Configure VPN in Windows Server 2012 R2

The Case for Windows-based VPN

Historically, VPN has been implemented using firewalls or dedicated VPN appliances. So why use a Windows Server for VPN? Here are some things to consider.

  • Easy to Implement – Installing and configuring a VPN server using Windows Server 2012 R2 is simple. By following the guidance in this article, a VPN server can be implemented in just a few minutes.
  • Easy to Manage – Managing a VPN server running Windows Server 2012 R2 is no different than any other Windows server. Windows system management is mature and well understood, and the server can be maintained using existing platforms, tools, and procedures.
  • Cost Effective – A Windows Server 2012 R2-based VPN server costs significantly less than it does to deploy dedicated and proprietary VPN hardware. The server can be deployed in existing virtual infrastructure and has no per-user licensing requirements. In addition, adding capacity is as easy as spinning up additional VMs, in most cases.

Installation Prerequisites

The VPN server should be configured with two network interfaces; one internal and one external. This configuration allows for a better security posture, as the external network interface can have a more restrictive firewall profile than the internal interface. A server with two network interfaces requires special attention to the network configuration. Only the external network interface is configured with a default gateway. Without a default gateway on the internal network interface, static routes will have to be configured on the server to allow communication to any remote internal subnets. For more information about configuring a multi-homed Windows server, click here.

The server does not have to be joined to a domain, but it is recommended to streamline the authentication process for VPN clients and to provide better management and security for the server.

Preparing the Server

Once the server is provisioned and joined to the domain, installing the VPN role is simple and straightforward. To install the VPN role, enter the following command in an elevated PowerShell command window.

Install-WindowsFeature DirectAccess-VPN -IncludeManagementTools

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Install the VPN role using the Install-WindowsFeature PowerShell command.

Configure Remote Access

Open the Routing and Remote Access management console. Right-click the VPN server and choose Configure and Enable Routing and Remote Access.

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Configure and enable Routing and Remote Access.

Click Next, choose the Remote access (dial-up or VPN) option, and click Next.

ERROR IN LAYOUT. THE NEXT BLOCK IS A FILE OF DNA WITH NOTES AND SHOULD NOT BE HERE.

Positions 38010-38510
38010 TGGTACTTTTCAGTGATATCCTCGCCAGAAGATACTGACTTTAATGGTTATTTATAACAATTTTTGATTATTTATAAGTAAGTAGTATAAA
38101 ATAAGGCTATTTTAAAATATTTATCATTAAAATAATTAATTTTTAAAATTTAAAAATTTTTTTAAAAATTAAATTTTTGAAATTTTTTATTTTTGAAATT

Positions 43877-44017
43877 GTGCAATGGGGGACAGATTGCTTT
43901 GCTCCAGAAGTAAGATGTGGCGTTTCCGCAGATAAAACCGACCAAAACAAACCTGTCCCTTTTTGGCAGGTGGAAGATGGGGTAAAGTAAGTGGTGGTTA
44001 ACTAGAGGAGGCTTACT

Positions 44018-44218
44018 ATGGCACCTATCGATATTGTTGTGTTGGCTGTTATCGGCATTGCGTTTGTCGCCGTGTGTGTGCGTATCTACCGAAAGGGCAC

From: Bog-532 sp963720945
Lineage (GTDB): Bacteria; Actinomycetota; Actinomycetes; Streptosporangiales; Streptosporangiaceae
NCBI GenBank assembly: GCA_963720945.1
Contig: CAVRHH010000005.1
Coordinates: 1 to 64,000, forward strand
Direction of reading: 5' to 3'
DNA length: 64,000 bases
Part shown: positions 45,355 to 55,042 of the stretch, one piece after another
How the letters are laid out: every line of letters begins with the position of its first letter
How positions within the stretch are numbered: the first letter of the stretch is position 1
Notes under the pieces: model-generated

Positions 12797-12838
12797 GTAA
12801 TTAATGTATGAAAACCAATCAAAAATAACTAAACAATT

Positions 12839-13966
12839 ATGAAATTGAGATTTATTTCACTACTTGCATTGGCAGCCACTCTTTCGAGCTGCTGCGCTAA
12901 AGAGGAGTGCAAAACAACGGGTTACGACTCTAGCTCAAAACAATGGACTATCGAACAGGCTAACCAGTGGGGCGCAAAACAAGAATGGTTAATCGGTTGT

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Choose Remote access (dial-up or VPN).

Choose VPN and click Next.

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Choose VPN.

Select the network interface that is Internet-facing. In addition, select the option to Enable security on the selected interface by setting up static packet filters and click Next.

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Select the Internet-facing network interface.

Note:
When configuring the server, it is helpful to rename the network interfaces using intuitive names such as Internal and External, as shown above.

IP addresses can be assigned to clients manually or via DHCP. For ease of management, it is recommended to use DHCP. Select the option to assign IP addresses automatically and click Next.

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Choose automatic IP address assignment for remote clients.

Note:
If the VPN server is to be deployed in a load-balanced cluster, IP addresses must be assigned to clients manually.

The VPN server can authenticate users itself, or forward authentication requests to an internal RADIUS server. For the scope of this article, native Windows authentication using RRAS will be configured. Choose No, use Routing and Remote Access to authenticate connection requests and click Next.

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Use Routing and Remote Access to authenticate connection requests.

 Review the configuration and click Finish.

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The RRAS configuration wizard will indicate that the DHCP relay agent must be configured for remote access clients. Click OK to continue.

“To support the relaying of DHCP messages from remote access clients, you must configure the properties of the DHCP Relay Agent with the IP address of your DHCP server.”

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DHCP Relay Agent configuration reminder.

Configure DHCP Relay Agent

To enable the internal DHCP server to provide IP address assignment for remote access clients, expand IPv4 and then right-click DHCP Relay Agent and choose Properties.

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Configure DHCP relay agent.